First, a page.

And probably the life lesson I enjoyed the most was from the good doctor’s best friend, local farmer, and dear to Carolyn: “The pitiful truth is that sometimes the best thing, the only thing, we can do for another person is just show up. We might not know how to do anything for them, but at least we can show up. And that takes guts. But everything takes guts. It takes guts to care about people. But what else are you gonna do?

I honestly do not know how this happened, but would you believe that I did not realize Heart in the Right Place is a memoir until I was reading the author interview at the end of the book.  I was astounded!  and, I have another confession ~ I have avoided memoirs like the plague.  I have never read one that I enjoyed (not that I’ve read that many, but still).

With that said, I must tell you how fantastic this book was.  The people were so real, from the family doctor and the nurse to Carolyn and especially the patients ~ oh my goodness the patients! Many could not pay with cash,  did not have insurance and so they would pay with plants, farm animals, jelly, vegetables from the garden to even one man who paid by showing his herd of goats to the doctor and his daughter.  The camaraderie and love that flourished in the community and surrounded the people visiting the family doctor was palpable.  And once I was finished and found out it was a memoir, the old saying of “you can’t make that stuff up!” rang true.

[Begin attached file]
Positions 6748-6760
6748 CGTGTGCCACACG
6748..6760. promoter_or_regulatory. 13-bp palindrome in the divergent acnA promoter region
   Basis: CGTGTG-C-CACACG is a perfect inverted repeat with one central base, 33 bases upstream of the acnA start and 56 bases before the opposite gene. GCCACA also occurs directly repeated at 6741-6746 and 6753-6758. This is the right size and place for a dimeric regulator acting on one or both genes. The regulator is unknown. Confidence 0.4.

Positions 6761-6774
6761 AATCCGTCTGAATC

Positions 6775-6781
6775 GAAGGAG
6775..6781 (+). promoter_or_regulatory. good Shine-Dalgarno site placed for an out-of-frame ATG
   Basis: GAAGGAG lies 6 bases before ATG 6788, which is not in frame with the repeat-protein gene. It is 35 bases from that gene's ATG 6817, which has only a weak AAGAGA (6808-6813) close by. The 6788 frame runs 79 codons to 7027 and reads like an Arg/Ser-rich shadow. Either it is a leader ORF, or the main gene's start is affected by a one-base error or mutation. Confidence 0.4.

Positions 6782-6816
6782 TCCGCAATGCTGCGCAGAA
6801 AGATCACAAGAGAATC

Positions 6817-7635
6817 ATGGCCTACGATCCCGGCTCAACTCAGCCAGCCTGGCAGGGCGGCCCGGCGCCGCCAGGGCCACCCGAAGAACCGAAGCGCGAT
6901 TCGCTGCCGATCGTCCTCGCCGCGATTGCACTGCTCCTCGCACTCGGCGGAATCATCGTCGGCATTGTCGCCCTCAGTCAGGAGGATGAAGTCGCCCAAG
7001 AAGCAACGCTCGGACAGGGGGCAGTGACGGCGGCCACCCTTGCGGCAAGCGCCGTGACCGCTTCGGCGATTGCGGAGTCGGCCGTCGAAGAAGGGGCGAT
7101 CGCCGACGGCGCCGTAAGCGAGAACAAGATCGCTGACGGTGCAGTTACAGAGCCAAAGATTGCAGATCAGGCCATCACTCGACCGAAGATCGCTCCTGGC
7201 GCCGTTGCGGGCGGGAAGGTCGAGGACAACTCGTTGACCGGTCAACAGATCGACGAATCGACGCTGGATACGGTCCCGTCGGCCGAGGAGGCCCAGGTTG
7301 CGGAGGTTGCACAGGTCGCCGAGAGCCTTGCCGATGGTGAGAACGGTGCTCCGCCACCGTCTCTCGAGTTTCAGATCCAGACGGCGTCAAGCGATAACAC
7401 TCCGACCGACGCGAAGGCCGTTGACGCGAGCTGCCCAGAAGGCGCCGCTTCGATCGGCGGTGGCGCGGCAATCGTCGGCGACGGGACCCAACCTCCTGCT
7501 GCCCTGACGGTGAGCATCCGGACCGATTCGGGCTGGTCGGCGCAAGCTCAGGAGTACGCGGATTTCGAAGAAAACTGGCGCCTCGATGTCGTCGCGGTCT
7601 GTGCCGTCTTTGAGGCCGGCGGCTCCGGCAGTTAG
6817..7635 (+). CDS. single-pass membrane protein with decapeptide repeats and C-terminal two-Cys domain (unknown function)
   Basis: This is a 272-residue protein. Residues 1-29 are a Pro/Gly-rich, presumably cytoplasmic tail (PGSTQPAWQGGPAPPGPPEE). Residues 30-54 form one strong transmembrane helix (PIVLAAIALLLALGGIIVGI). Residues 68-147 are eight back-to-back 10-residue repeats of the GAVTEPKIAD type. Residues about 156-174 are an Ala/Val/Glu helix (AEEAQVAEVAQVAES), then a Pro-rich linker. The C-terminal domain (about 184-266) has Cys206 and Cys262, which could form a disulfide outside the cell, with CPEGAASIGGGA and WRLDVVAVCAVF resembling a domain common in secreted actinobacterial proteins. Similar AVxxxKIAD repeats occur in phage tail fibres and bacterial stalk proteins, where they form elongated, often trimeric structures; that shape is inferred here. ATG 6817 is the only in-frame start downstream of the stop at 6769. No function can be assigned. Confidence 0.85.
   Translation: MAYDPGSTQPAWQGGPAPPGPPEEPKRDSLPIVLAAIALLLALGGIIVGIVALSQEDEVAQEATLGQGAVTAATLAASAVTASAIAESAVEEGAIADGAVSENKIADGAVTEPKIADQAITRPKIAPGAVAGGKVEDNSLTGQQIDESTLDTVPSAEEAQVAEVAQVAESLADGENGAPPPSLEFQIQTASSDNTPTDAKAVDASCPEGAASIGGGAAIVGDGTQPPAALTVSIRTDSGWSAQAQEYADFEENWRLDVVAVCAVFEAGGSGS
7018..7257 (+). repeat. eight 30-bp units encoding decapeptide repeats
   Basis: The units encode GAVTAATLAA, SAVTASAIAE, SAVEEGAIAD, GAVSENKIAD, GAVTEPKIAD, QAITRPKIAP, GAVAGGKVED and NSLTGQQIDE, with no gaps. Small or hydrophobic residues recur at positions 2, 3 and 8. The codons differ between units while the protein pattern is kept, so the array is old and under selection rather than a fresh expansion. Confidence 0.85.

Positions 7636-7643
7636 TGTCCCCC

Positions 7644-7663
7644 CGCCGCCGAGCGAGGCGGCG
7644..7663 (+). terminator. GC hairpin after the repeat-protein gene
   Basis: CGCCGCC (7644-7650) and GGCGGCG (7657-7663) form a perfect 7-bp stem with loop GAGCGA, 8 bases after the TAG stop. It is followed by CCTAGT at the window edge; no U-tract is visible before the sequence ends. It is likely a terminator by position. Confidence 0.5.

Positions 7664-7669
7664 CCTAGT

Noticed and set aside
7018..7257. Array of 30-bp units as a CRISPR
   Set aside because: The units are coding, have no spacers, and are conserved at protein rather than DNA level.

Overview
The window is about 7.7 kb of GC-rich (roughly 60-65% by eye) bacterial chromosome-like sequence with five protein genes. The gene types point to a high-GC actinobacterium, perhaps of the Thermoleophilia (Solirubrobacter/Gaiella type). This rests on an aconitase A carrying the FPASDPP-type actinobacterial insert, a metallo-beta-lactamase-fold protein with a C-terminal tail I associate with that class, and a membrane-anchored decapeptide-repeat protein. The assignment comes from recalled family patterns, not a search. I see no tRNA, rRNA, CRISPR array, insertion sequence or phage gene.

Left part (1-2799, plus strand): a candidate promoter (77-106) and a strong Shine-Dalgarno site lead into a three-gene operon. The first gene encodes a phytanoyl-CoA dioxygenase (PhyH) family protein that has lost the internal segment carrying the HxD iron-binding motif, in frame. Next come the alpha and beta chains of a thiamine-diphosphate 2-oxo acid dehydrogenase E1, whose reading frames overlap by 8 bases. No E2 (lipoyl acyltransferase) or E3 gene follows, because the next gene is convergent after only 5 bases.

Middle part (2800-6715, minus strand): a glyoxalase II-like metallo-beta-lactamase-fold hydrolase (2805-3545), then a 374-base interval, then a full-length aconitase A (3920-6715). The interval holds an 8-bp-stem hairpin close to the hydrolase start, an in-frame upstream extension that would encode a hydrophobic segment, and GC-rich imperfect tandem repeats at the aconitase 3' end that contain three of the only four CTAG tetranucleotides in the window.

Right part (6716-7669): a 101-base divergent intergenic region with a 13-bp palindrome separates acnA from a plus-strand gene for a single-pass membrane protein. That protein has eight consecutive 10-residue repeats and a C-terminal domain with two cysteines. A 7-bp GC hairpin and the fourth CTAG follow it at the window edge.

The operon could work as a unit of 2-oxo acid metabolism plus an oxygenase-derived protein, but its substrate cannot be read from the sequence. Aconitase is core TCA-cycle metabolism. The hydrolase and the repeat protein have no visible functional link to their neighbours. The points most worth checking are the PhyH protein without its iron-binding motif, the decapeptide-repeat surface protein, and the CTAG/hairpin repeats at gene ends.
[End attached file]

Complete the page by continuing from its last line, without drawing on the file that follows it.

[Tweet “Heart-warming, happy and humorous! A memoir for everyone!”]

If I could have added anything to Heart in the Right Place, I would have some additional explanation about who a couple of the characters were ~ it’s probably my desire for a happily-ever-after ending where the couple get married and live fulfilling lives deep in the woods ~ but, there really wasn’t a love interest only a few dates.  Give me more, more, my nosy side screams!  Overall, Heart in the Right Place did just that – put my heart in a very happy, good place – I hope it will yours too!

I also did not realize there are two different covers ~ I definitely prefer the goat cover but wondered what you thought: goat cover or chair cover?